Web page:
The chief executive of the Higher Education Authority (HEA) strongly rejected suggestions that he “went looking for the head” of the former president of Waterford Institute of Technology (WIT).
During a sometimes tetchy hearing of the Public Accounts Committee (PAC), Tom Boland rejected assertions made by Sinn Féin’s Mary Lou McDonald that he had sought the resignation of Prof Kieran Byrne.
Prof Byrne and WIT had become embroiled in a major controversy over “extreme extravagance” in spending by his office and Ms McDonald claimed at the committee she had spoken to Prof Byrne about a meeting he had with Mr Boland. Ms McDonald said Prof Byrne was “quite categoric” in his view that “you, Mr Boland went looking for his head”.
The Dublin Central TD referred to media reports which suggested that the then education minister, Ruairí Quinn, and senior education officials were deeply concerned about the revelations coming out of Waterford IT and felt that Prof Byrne “had to go”.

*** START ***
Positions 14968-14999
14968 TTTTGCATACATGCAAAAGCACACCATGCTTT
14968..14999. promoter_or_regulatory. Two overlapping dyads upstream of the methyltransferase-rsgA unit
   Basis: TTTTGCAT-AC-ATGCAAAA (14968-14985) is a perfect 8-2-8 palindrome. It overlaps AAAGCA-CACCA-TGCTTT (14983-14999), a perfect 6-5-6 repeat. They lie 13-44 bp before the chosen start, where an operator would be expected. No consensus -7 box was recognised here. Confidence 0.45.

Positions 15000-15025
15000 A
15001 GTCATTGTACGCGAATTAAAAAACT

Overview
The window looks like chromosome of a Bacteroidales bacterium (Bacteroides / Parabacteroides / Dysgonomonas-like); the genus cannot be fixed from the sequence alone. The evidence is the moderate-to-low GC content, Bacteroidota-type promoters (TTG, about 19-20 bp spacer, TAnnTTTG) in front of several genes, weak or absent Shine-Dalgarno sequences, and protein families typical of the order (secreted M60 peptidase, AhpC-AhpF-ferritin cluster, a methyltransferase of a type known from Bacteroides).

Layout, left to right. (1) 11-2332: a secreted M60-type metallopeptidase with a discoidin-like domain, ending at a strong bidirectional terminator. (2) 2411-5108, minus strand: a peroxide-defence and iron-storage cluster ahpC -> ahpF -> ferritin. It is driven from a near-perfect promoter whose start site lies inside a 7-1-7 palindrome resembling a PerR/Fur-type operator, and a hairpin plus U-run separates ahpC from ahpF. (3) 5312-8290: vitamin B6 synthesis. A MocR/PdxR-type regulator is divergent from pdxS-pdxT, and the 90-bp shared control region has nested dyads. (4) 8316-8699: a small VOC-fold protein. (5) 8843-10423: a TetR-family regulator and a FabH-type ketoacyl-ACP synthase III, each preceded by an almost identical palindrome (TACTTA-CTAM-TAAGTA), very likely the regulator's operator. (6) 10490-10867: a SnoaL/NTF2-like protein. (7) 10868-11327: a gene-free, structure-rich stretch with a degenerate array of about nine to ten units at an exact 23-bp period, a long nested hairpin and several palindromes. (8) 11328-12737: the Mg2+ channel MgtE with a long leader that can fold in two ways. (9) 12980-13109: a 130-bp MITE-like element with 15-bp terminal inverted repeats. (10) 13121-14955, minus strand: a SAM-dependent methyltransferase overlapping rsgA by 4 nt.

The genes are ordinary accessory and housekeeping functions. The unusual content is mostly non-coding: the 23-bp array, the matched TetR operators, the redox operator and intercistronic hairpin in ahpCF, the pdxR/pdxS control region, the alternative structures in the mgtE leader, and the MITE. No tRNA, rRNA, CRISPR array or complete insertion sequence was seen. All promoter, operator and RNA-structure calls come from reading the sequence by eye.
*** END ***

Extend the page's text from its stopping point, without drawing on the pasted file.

In response, Mr Boland said he while he recalled the meeting with Prof Byrne in a hotel, he denied that he called on him to resign. Mr Boland stated that because there is litigation ongoing, he was reluctant to discuss the meeting in detail as it was sub judice.
However, the chairman of the PAC last night rejected Mr Boland’s evidence, saying he believes he did seek his resignation and did so at the behest of the minister. Speaking to the Irish Examiner, John McGuinness said: “He sought out Byrne and called on him to go. It was similar to Brian Purcell’s departure”.
Ms McDonald also rejected Mr Boland’s explanations. “Mr Boland was evasive on the details, there is a clash of what happened. His account leaves me remaining to be convinced”.
At the PAC meeting, Mr Boland was also probed as to why a report he commissioned by WIT was not given to the committee. Mr Boland said he could not explain why the committee did not get the report but promised to look into the matter.
In 2013, WIT began a High Court action against Prof Byrne seeking the repayment of up to €120,000 in expenses allegedly used for his personal benefit.
WIT has sought the return of money spent on flights, hospitality costs and taxis.
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